While New Delhi has called for both sides to stand down in Bhutan, Beijing has reiterated that India must withdraw its troops from the Doklam Plateau before negotiations on China's road project in the area can begin.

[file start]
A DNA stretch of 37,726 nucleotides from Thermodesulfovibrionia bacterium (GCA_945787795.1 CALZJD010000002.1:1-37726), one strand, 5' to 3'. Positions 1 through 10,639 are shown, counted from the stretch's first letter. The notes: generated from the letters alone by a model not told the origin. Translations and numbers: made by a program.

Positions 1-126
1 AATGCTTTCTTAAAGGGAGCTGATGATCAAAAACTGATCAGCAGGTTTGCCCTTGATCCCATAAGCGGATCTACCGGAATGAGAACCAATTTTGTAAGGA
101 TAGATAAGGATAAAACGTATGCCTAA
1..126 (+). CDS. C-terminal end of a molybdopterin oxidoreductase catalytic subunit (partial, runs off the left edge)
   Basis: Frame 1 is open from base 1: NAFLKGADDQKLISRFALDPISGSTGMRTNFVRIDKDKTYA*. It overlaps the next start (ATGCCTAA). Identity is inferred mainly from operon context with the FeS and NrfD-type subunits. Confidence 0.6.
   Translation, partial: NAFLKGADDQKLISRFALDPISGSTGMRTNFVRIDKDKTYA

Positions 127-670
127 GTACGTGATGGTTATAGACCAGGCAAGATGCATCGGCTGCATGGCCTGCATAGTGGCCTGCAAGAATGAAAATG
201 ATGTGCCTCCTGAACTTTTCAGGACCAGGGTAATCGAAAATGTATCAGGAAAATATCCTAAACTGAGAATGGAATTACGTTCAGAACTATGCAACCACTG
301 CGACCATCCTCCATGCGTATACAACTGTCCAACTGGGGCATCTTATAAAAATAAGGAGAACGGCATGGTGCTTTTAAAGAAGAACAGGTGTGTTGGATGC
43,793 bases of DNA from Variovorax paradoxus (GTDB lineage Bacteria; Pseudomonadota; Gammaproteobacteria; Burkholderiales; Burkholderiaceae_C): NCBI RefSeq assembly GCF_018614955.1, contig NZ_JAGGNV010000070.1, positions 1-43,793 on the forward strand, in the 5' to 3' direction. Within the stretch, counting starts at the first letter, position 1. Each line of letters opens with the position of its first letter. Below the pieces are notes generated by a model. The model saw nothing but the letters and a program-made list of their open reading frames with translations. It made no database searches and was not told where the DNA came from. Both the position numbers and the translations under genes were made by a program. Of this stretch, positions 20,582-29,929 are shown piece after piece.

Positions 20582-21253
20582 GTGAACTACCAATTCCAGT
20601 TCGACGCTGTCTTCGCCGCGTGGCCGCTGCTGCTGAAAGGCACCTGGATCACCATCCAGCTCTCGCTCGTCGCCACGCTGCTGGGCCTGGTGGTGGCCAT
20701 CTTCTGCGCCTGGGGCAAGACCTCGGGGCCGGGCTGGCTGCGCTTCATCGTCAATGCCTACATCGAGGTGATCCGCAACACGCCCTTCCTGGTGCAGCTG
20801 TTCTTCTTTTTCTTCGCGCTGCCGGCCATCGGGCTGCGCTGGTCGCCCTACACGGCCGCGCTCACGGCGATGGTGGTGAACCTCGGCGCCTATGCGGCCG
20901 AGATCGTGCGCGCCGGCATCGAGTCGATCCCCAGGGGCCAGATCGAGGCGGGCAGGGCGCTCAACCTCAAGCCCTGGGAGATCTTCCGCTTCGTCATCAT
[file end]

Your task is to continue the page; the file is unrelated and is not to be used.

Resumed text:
The Himalayan kingdom of Bhutan serves a strategic function far greater than its small size would suggest. Situated between India and China, the country acts as a buffer separating the two powers. But mounting enmity between New Delhi and Beijing is threatening to breach that barrier. For over a month now, Chinese and Indian troops have been locked in a standoff a few hundred feet apart near the mountain pass of Doka La along India's border with China and Bhutan. The confrontation began June 16 when Indian forces intervened to prevent Chinese soldiers and construction workers from extending a roadway through the area. Bhutan claims Doka La lies within its borders, because the pass is south of its internationally recognized boundary with India and China, known as the trijunction. China, on the other hand, asserts that the trijunction is a few miles south of Doka La at Gymachen and that the...
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